lipoxygenase7. The mechanism of flavonoids to inhibit the inflammatory process in two ways, by inhibiting
capillary permeability and inhibit arachidonic acid metabolism and the secretion of lysosomal enzymes from
neutrophils cells and endothelial cells21.

Apigenin the member of flavonoid compound (flavone) has been reported to have numerous
pharmacological properties and anti-inflammatory effect. Anti-inflammatory activity ofapigenin in leaves
Averrhoa carambola has been proven in previous study that have been done by Cabrini, et al 2011. That study
showed A.carambola leaves contain apigenin-6-C-β-L-fucopyranoside and apigenin-6-C-(2”-O-α-L-
rhamnopyranosyl)-β-L-fucopyranoside which is called caramboflavone. The ethanol extract of A. carambola
can inhibit inflammation by inhibiting myeloperoxidase activity11. This study measured that ethyl acetate
fraction has the highest concentration of apigenin (6.37%). This study aimed to look at the ability to A.
carambola leaves extract and the fractioncan relieve inflammation from other lines, which is inflammation of
the lipoxygenase enzyme pathway formation. The substrate is linoleate acid. Linoleic acid has a structure
similar to arachidonic acid, both of which are unsaturated fatty acids that have a methylene unit between two
double bonds. Lipoxygenase is an enzyme that reacts with unsaturated fatty acids to produce hydroxy
peroxide22. Lipoxygenase inhibition activity demonstrated by measuring the absorbance levels ofhydroxy
peroxide with the spectrophotometer at a wavelength of 234 nm.

In this experiment, the positive control used apigenin, since apigenin is a compound that is contained in
the leaves of starfruit11. Apigenin has also been proven as a compound potentially anti-inflammatory to inhibit
the induction of LOX-1 that induced by TNFα23. Inhibition of LOX enzyme activity was measured by looking
at the IC50 value of the inhibitory sample (A. carambola leaves extract and fraction). The variation
concentration of apigeninthat used to test is50 – 3,125 ppm.IC50of apigenin that result from inhibition of LOX
enzymes is 7.502 μM(equal to 2.0273ppm). IC50 ethanol extract, ethyl acetate fraction, water fraction and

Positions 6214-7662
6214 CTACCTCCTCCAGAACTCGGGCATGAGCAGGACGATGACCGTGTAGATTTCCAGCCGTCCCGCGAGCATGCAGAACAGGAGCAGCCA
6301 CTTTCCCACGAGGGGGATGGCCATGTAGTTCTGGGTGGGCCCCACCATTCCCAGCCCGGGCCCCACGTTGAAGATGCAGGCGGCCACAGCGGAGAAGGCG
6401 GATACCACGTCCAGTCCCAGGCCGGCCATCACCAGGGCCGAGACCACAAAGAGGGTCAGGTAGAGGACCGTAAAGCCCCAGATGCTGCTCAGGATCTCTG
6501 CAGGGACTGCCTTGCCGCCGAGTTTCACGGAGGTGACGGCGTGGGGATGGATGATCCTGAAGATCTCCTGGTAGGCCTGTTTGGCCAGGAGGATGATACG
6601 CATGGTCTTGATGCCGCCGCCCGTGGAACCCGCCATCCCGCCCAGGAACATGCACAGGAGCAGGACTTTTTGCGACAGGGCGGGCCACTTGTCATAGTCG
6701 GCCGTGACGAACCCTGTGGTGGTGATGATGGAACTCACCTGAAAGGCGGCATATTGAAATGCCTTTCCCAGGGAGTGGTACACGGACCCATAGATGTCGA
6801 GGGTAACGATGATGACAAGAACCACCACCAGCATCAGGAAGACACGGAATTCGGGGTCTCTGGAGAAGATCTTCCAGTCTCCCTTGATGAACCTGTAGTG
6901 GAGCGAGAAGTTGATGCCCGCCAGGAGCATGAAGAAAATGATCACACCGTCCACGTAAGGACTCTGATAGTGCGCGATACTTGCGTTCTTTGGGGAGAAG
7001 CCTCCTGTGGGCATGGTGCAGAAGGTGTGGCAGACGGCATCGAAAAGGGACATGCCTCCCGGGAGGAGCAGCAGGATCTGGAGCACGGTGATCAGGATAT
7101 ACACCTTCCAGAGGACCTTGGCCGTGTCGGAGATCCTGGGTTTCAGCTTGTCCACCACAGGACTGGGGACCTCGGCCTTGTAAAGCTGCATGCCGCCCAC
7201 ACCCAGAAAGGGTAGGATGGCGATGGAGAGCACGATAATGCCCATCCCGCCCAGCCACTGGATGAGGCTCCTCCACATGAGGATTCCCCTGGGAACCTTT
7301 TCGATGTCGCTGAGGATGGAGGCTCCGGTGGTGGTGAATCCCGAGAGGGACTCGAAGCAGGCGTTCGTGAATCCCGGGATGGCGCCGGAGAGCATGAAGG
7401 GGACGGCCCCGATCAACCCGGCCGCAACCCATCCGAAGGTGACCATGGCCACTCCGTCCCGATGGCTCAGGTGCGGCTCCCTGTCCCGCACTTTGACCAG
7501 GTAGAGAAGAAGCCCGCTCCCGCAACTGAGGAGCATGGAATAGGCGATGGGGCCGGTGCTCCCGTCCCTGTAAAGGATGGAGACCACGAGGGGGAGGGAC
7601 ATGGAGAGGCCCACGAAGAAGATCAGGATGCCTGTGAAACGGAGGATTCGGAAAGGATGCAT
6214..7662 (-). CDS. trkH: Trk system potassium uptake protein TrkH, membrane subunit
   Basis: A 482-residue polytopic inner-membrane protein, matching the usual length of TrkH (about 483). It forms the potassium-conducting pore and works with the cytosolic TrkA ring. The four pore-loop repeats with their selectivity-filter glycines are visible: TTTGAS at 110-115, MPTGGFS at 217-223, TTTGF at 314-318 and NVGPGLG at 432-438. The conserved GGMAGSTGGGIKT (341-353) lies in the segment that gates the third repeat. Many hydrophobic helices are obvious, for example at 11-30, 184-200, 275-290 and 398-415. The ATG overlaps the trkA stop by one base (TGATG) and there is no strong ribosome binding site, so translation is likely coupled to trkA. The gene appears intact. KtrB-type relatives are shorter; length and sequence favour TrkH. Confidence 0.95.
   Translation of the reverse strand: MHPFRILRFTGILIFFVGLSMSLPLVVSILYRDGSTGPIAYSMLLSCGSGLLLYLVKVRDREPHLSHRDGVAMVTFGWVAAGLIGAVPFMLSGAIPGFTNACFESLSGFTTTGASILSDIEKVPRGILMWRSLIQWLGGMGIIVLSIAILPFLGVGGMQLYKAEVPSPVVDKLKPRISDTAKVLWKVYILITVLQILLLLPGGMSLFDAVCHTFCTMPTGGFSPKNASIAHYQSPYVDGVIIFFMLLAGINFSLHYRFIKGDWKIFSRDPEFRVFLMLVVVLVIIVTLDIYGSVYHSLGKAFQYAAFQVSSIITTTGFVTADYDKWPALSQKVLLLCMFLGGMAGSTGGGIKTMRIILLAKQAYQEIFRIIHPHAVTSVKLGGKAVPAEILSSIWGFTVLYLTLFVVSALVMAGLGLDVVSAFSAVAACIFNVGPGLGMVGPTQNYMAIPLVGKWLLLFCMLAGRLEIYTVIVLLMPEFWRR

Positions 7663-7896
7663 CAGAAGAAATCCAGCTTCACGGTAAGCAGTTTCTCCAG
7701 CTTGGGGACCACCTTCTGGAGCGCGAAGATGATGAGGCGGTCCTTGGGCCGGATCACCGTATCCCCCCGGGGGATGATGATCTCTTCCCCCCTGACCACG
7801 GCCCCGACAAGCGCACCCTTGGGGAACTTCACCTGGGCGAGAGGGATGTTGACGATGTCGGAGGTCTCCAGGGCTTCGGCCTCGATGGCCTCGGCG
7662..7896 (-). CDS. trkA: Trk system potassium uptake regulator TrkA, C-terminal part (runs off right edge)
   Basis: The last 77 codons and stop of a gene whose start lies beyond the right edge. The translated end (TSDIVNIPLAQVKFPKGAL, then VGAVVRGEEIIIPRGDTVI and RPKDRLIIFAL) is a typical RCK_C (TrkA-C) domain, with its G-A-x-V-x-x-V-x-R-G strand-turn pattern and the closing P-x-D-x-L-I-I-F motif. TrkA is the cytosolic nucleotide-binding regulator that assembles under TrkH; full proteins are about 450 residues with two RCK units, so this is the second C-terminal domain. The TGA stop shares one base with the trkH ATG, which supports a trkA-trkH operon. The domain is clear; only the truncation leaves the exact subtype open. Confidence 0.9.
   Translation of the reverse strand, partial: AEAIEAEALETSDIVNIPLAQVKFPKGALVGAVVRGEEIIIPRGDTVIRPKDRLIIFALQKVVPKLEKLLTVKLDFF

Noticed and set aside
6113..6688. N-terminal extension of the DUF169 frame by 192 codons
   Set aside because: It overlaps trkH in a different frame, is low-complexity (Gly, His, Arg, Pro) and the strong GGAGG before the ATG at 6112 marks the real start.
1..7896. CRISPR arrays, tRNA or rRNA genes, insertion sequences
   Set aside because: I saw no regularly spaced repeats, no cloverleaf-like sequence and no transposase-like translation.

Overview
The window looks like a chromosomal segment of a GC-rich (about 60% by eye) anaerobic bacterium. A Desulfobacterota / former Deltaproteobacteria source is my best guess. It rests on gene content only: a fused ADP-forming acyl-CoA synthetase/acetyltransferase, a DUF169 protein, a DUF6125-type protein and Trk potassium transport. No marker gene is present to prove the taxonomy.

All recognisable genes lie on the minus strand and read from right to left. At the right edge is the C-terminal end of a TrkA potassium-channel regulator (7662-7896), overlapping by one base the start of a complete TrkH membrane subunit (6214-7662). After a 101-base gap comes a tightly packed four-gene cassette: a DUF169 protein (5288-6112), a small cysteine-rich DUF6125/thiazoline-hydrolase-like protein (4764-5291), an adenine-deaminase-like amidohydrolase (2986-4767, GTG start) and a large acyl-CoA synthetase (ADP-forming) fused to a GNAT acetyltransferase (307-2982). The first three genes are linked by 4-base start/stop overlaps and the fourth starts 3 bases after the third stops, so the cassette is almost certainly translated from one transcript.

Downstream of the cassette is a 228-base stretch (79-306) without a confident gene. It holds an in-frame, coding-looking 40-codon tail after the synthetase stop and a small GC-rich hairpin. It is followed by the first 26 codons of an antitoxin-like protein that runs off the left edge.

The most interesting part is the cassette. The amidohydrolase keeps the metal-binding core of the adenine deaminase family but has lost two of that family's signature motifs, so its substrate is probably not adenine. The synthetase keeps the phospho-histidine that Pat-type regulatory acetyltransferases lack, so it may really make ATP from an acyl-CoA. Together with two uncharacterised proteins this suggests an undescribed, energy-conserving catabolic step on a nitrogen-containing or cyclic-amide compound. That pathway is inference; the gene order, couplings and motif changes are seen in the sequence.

hexane fraction of LOX enzyme inhibition test obtained respectively 37.00 ± 0:58; 7.83 ± 0:03; 64.09 ± 1.97;
2:08 ± 107.71 ppm (Table 1). IC50 values obtained in relation to the levels of apigenin. The sample that has a
high level of apigenin, has small IC50 value, so it can be assumed that apigenin is one compound that plays a
role in the inhibition of the LOX enzyme.

This research confirmed the activity of extract and fractions of Averrhoa carambola leaves as the
inhibitor to inhibit Lipoxygenase pathway. The conclusion is Averrhoa carambola leave extract and the fraction
can inhibit lipoxygenase pathway by in vitro spectrophotometry method. The ethyl acetate fraction may inhibit
LOX best with the IC50 value of 7.84 ± 0.03 ppm compared to other samples. It is known the mechanisms of
flavonoids to inhibit the inflammatory process in two ways, by inhibiting capillary permeability and inhibit
arachidonic acid metabolism and the secretion of lysosomal enzymes from neutrophils cells and endothelial
cells. Some flavonoids can inhibit the release of arachidonic acid and enzyme secretions from the lysosome
membrane to block off the cyclooxygenase and lipoxygenase pathways resulting in lower levels of
prostaglandin and leukotriene21. Further research is needed to determine the mechanism of apigenin that contain
in Averrhoacarambola leaves extract and fraction to inhibiting inflammatory lipoxygenase enzyme pathways.

References:
1. Rameshwari, R., Madhu, S., Prasad, V., & Chapadgaonkar, S. Computational Analysis of tuberization
protein linoleate 9S-lipoxygenase 3 from Solanum tuberosum. International Journal of Chemtech
Research. 2015, 8(10), 294-310.
2. YusAzilaYahayaa, Mashitah Mat Dona, Ahmad ShukriYahayab. The effect of culture conditions on the
growth of T. lactinea and anti-inflammatory activities via in vitro inhibition of hyaluronidase and
Nabilah et al /International Journal of ChemTech Research, 2017,10(1): 342-347. 346

lipoxygenase enzyme activities. Journal of the Taiwan Institute of Chemical Engineers., 2014, (45),
2054–2059.
3. Shoaib, M., Ali Shah, S. W., Ali, N., Shah, I., Naveed Umar, M., Ayaz, M., ...&Akhtar, S. In Vitro